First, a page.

Monday, August 07, 2006

The Revolution is Not Being Televised.

Local bands of party loyalists organized both campaigns and are the bedrock that supports the foundation. But both candidates soared because they had access to an Internet-driven message medium.

Sterling Newberry nails it with this article. This is really one of the best things I've read about what's behind the success of the Lamont campaign (and others). There's not been acknowledgement by the MSM that there's anyone other than internet whackos and conspiracy theorists out here on the Wild Wild Internet, and of course they are missing the point completely.

Stirling addresses the fact that this is about "insiders" who understand the system with all it's faults, working with the netroots. These folks are smart, politically saavy, AND understand that grassroots efforts and social networking are where it's at. It's a very good article, and he makes some great points that most articles I've read about the netroots have omitted. Somestimes they're too busy marginalizing Net activists to report the facts of the matter.

The new politics then is not the Internet, nor a "grass roots" revolt, but the merging of two classes of active people: one group of people who have bonds deep within their community, who have worked endless hours for their school committee, and been representatives and delegates to party conventions and national organizations, and the other, people who live in a virtual city, grasping and weaving through the gossamer strands of virtual connections, and turning them into real connections. This is why every successful Internet-fueled movement has had, as a key component, producing physical, face-to-face meetings and gatherings. One can list the numerous examples, from Meet-Up to Yearly Kos to the recently concluded "Democratic Reunion" drive by the DNC.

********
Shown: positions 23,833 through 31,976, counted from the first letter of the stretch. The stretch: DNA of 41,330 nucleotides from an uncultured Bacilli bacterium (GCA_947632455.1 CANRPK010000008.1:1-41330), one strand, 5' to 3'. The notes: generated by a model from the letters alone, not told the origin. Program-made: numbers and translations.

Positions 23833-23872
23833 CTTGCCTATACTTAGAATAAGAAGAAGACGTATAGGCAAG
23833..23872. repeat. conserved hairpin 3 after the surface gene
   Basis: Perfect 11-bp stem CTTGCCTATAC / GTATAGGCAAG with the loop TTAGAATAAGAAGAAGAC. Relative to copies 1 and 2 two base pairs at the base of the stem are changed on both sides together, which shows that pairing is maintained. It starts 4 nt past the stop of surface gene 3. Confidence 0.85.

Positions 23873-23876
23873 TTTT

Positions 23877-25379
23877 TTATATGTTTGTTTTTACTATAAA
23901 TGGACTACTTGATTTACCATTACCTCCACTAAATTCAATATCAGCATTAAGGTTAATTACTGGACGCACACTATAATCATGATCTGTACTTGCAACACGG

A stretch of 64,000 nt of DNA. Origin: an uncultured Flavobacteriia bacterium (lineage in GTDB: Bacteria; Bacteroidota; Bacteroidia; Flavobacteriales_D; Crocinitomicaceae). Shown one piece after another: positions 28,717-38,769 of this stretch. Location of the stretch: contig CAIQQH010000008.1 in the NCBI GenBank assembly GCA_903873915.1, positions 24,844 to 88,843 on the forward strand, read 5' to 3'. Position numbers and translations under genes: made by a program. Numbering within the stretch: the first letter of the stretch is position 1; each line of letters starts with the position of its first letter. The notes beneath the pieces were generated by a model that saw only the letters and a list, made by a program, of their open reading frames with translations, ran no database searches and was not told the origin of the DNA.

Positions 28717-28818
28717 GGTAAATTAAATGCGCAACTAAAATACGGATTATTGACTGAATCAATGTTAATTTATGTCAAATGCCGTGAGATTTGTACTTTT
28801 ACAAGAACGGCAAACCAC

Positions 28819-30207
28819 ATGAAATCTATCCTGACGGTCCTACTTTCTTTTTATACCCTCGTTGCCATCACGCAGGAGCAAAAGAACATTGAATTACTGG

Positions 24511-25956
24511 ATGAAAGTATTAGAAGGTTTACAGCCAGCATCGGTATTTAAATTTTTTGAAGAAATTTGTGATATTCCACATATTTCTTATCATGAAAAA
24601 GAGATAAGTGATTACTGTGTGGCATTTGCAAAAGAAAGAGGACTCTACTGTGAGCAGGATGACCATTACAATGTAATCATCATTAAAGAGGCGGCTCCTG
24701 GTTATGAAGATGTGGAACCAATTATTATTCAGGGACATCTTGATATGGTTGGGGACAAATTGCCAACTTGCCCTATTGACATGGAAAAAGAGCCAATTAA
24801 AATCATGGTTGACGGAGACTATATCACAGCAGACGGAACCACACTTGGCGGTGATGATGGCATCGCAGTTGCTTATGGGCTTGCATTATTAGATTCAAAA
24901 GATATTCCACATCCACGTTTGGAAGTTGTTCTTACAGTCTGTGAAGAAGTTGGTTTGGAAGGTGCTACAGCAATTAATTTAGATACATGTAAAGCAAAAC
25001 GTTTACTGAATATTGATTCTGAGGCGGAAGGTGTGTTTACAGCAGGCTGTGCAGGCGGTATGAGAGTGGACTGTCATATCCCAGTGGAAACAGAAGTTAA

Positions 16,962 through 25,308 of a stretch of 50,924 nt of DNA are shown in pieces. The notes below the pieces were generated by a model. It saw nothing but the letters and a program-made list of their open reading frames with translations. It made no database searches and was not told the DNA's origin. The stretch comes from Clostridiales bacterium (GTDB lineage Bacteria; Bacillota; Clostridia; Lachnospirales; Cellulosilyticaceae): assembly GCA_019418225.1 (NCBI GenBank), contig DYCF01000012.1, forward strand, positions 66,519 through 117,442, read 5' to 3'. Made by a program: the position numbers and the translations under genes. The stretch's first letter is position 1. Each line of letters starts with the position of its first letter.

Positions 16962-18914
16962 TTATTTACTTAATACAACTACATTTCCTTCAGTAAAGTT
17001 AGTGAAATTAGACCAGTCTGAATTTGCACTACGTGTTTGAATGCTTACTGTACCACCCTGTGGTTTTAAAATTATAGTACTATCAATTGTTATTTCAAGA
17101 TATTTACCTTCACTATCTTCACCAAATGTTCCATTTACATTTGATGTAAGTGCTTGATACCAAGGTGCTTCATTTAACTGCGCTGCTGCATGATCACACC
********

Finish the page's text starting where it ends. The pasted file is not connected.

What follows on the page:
I was going to blah blah blah about the article, but .... just go read it. Good stuff.


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